RANGEMARKER

June 2014
  
The RangeMarker is the newsletter of the Pacific Coast Congress of Harbormasters and Port Managers, Inc.
PCC Harbormasters
Membership of the PacificCoast Congress of Harbormasters and Port Managers, Inc. (PCC) is well represented by harbormasters, port managers, marina owners,corporations, firms and institutions of higher education. All of which, support the objectives of the Congress. If you are new to the profession, operate a marine facility or are involved in the marine industry and are looking for valuable and current information, membership in the PCC is your organization. Join today and see what the PCC members are doing in their ports and marinas.
 
For Membership Information please go to our web site at www.pccharbormasters.org
In this issue
PCC OVERVIEW
NEXT CONFERENCE LOCATION
PROFESSIONAL SERVICES AND VENDORS
WELCOME OUR NEW MEMBERS
CAREER TRAINING FOR PORTS AND MARINAS

Where is the next Conference?    


Join us for the 40th Semi-Annual membership conference In Campbell River B.C.
September 30th 2014 - October 3, 2014

We will be sending Registration information and Agenda soon.




Hosted by the Campbell River Harbour Authority



The conference and lodging will be held  at the Painters Lodge, a beautiful waterfront setting.

 
Please check the listed links for information on travel
and area information

 Professional Services and Vendors

 

Please visit our vendors for products and professional services. As members their contribution is invaluable to our industry in both product quality, services and information. They represent a wide variety of products from computer software, construction, engineering, products and more.

Click below for a full list and links to our vendors:

 

 
Welcome aboard our New Members!
 
Port Products LLC
Bill Moses
Website

Marsh Anderson, LLC
Bob Wise
Website

Bergerson Construction, Inc.
Gregory A. Morrill
Website

  
  

PCC SURVEY RESULTSsurvey 

I would like to thank everyone who completed the recent PCC questionnaire.  

 

The results were interesting and we are happy to report that the membership's response to the executive secretary team, the conference, the newsletter, and the PCC organization were very positive.  

 

Please click on "summary results" to view the results. The results of this survey will be carefully considered by the PCC Board of Directors when making decisions for future initiatives.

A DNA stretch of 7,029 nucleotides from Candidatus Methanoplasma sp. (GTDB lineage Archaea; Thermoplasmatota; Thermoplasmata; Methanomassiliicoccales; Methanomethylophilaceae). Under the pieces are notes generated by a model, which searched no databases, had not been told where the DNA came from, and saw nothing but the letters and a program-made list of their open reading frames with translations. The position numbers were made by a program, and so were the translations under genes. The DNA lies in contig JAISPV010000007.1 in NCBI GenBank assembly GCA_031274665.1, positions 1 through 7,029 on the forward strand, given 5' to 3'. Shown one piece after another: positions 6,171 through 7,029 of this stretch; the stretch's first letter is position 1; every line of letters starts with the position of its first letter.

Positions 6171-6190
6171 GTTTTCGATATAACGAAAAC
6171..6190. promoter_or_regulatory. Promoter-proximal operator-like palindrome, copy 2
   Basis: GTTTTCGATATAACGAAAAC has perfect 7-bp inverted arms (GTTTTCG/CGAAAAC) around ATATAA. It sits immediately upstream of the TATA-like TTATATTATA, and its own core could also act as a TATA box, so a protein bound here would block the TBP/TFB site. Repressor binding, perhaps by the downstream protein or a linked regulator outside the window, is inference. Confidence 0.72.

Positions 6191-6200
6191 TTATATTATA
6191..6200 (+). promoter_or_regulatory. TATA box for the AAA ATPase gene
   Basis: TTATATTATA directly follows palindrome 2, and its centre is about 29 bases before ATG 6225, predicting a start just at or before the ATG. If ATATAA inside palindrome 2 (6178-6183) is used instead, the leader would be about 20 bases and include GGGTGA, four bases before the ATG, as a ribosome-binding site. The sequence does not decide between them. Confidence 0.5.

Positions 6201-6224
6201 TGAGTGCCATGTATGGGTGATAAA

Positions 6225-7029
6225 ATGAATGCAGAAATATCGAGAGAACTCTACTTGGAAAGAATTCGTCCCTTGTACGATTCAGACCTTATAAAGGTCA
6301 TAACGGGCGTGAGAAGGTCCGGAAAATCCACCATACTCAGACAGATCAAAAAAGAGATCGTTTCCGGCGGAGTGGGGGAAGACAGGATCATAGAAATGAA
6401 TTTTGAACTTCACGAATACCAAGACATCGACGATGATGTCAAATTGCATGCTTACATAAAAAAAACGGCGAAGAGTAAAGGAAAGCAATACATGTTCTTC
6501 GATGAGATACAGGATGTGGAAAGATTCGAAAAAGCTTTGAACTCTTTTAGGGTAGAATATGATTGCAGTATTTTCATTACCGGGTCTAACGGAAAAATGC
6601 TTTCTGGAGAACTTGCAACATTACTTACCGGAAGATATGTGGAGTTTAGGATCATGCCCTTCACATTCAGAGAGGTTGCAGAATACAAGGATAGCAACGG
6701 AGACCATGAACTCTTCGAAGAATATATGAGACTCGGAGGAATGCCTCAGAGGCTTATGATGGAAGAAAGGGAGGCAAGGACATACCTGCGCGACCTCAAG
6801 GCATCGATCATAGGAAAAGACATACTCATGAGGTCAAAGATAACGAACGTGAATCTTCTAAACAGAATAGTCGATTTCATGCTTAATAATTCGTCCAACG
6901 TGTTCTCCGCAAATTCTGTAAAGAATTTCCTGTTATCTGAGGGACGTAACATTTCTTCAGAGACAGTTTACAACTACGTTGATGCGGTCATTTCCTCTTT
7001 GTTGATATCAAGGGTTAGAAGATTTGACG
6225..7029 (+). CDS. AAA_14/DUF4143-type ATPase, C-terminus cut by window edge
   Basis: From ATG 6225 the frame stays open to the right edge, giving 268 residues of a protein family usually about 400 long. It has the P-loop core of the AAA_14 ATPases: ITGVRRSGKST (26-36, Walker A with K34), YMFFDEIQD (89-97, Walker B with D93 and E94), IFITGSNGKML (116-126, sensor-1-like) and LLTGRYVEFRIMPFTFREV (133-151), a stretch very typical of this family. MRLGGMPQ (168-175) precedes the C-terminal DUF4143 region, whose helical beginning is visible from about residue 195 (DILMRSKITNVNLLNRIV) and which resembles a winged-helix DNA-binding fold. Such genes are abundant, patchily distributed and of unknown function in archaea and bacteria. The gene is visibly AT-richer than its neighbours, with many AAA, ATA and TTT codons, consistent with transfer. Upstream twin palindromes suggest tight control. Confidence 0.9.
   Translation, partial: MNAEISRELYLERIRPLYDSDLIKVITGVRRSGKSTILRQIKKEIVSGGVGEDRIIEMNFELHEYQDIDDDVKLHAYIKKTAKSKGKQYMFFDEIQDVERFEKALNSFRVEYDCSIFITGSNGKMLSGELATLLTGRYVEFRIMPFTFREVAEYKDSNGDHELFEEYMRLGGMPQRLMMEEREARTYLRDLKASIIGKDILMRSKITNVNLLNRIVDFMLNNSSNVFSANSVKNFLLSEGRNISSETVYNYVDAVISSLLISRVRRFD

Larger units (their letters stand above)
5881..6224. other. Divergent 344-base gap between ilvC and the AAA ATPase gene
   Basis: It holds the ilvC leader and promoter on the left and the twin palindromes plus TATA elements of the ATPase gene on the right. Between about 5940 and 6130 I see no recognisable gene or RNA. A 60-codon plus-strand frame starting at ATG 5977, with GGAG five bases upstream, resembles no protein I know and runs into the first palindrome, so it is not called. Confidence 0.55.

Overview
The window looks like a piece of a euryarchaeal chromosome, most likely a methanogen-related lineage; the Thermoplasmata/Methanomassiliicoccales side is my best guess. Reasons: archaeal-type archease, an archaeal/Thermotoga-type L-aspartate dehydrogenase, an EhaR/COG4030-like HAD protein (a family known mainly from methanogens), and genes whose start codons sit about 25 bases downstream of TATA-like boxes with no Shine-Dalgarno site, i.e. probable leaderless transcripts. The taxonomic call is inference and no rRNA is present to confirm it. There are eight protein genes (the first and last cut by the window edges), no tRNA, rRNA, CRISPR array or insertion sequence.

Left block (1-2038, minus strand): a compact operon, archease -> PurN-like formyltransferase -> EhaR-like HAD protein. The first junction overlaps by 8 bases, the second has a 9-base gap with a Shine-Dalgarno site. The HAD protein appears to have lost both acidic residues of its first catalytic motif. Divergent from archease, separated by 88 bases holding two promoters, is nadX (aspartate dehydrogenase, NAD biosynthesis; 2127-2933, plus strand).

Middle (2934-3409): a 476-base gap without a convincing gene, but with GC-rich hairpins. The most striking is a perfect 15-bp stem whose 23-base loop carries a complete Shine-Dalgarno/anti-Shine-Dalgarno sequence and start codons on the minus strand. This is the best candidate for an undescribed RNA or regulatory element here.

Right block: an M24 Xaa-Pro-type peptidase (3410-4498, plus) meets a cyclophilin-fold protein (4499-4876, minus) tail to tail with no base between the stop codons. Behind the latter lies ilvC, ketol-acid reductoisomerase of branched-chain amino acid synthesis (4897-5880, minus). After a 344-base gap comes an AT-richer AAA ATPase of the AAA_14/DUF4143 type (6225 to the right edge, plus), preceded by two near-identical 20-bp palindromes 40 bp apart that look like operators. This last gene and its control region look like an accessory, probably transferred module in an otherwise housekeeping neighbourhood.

We plan to do more surveys in the future, please help us do a better job by taking a few minutes to complete future PCC surveys when they show up in your inbox! 

 

 

 

Summary Results 

  

Leslie Taylor, Administrator

Harbour Authority Association of BC  


 

Just For Fun
   
 

 

 

Cap Sante Marina Remains Longtime Environmental Leader
in the Northwestcapsante

 

By Anna Townshend

 

Cap Sante Marina at the Port of Anacortes in Washington has been one of the Northwest's industry leaders in environmental practices for some time. A Clean Marina since 1996 and one of the state's first certifications, the facility is owned and operated by the port, which also operates a marine terminal and small airport.

 

Yellow bikes can be seen all over downtown Anacortes, a few blocks from the central pier. The marina provides them for free, along with pump-out and fuel facilities and a vast array of recycling options. Over the years, this marina has earned its environmental distinctions.

 

Industry Leader Sheila Mayer, marina services manager at Cap Sante Marina, has a faded certificate from the U.S. Environmental Protection Agency from 1996 for a Clean Marina achievement award, before the state program was developed in 2005. In 1997, the marina also received a Leaders in the Industry Award through the Clean Vessel Act, for its pump-out operation.

 

The 950-slip marina caters to a variety of customer - commercial fishing fleets, brokerage businesses, charter companies and whale watching boats, along with permanent tenants. The marina also includes 150 slips for guest moorage, which was added with the help of a Boating Infrastructure Grant (BIG). Six years ago, Cap Sante Marina built a new dock and took over operation of the fuel dock in-house. "The fuel dock has been a great success story. We make a lot of money from it, "Mayer said. In 2013, the marina increased the number of gallons of non-ethanol fuel sold by 15 percent.